WHAT IS IT?
Another day, and yet another security threat has been announced. This one exposes a 20-year old hole that’s been in the UNIX OS called “Bash” that resides inside of every Mac. This could allow an outside attacker to have your computer execute commands, and potentially give them access to your machine without your knowledge.
DOES IT AFFECT ME?
Likely no – by default Macs do not have externally accessible services turned on – but servers and services that provide a web interface to the outside world are potentially threatened. This would include any service accessible by a web browser; web server, FTP server, email server with webmail, wiki, web or internet sharing, some games, etc.
HERE’S WHAT APPLE SAYS ABOUT IT:
“The vast majority of OS X users are not at risk to recently reported bash vulnerabilities,” an Apple spokesperson said. “Bash, a UNIX command shell and language included in OS X, has a weakness that could allow unauthorized users to remotely gain control of vulnerable systems. With OS X, systems are safe by default and not exposed to remote exploits of bash unless users configure advanced UNIX services. We are working to quickly provide a software update for our advanced UNIX users.”
As with most of these announced “possible exploits”, they are just that – possible – but that does not mean they are being used actively.
WHAT CAN YOU DO?
Don’t install ANY software or updates without asking Central Coast! If a software hack is installed on your Mac that makes it externally accessible, it could open your machine up to attack. Knowing that the industry is working on a fix, we would wait until that is available and install it. Central Coast will announce when its ready.
Turn off any services on your Macs you really aren’t using. Go to Apple>System Preferences>Sharing and turn off anything that’s on there you don’t directly understand. Ask if you have any questions. We see a lot of people with Apple Servers they set up themselves for simple file sharing with EVERY service turned on, which is not only reduces performance but gives more than one way for a bad guy to get into your server.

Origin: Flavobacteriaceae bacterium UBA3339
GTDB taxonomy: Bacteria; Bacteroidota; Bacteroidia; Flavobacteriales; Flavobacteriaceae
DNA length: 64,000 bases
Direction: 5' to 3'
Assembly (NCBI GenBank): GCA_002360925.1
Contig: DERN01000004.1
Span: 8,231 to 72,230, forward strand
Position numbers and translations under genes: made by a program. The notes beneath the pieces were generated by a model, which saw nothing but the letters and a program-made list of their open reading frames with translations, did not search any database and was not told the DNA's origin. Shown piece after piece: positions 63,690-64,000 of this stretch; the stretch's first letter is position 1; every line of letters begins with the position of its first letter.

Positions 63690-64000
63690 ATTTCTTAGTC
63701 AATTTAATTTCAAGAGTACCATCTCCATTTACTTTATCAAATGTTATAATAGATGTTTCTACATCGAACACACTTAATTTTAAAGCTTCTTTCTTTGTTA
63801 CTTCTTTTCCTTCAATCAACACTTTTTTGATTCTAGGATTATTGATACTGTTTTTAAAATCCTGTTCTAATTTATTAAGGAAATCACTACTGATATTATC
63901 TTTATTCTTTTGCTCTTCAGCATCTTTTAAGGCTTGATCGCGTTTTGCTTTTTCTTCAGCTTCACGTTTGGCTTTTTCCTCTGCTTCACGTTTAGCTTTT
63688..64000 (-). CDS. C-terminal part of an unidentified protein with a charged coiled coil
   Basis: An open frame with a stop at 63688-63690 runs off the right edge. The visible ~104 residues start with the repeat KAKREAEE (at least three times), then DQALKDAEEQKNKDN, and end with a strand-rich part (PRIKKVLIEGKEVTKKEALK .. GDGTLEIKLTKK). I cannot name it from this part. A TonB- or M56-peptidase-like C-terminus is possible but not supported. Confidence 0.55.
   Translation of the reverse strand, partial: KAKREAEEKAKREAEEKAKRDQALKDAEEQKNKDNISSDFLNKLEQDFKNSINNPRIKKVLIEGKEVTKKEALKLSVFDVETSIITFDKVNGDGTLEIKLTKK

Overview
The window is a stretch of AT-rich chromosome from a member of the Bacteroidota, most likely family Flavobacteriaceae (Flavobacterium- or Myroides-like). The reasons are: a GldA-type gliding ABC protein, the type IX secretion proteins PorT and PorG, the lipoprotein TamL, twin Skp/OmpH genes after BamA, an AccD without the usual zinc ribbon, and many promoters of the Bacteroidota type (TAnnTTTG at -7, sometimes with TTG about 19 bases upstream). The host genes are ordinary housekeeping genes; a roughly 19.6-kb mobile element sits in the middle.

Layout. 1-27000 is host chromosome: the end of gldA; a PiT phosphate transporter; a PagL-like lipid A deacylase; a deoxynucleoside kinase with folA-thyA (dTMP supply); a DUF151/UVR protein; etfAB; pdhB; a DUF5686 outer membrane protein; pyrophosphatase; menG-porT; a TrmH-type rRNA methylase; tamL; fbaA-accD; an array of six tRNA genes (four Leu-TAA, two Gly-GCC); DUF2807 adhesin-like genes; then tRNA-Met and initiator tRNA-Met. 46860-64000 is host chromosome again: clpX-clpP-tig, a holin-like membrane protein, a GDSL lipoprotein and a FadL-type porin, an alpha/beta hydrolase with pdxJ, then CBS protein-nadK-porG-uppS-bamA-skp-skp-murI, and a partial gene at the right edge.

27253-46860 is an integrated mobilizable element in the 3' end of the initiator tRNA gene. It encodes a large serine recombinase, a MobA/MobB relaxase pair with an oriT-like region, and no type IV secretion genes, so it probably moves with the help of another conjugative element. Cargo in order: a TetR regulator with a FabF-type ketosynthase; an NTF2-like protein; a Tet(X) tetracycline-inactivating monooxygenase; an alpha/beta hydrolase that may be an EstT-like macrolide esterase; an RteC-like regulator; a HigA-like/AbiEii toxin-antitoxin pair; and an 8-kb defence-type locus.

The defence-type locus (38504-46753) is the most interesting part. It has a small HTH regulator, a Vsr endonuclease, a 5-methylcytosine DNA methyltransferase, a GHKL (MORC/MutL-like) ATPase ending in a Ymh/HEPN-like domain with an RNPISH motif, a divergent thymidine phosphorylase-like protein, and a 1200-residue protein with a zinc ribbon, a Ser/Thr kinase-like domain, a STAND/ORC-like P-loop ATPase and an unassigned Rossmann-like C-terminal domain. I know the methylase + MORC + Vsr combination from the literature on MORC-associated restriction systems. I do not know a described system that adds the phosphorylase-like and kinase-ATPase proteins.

If you have a server that has externally accessible services, we are monitoring this issue closely and will work with you to get a plan in place for them.
WHAT’S THE LESSON HERE?
No computer are ever really “safe” unless you disconnect your internet connection. People write software, and people screw up, so we’ll never have a fully secure computing world. Reducing your “exposure” is the key to keeping your file, private and financial data safe. Here are the best practices for internet security in general:
- Don’t install any software or update without asking first. Really, there are no “routine updates”, everything is suspect.
- Have separate, unique passwords for all services you interact with, and use 1Password, LastPass, etc. to help manage them.
- If you must use the “cloud”, use it for temporary transferring of data only, not storing data long term. These servers out outside your control and are one breach away from exposing your data.
- Email delivery of “malware” is on the rise, so don’t click links, accept or install anything that wants to install once you open a message. If its from a “trusted source” like a service or bank you frequent, you should be able to go to their website and and get the same result, so don’t click links in email to get their – do it manually through your browser.
- Don’t let kids use computers that you use for your business! Get them their own machines to play on. We see a LOT of issues with this!
We’re here to help! Let us know if you think you may have opened the door to issues on your machine, and we’ll get things back in order and secure. If we haven’t seen you in a while, now may be a good time to go through your Mac and make sure everything is operating its best.
Email us at firstname.lastname@example.org.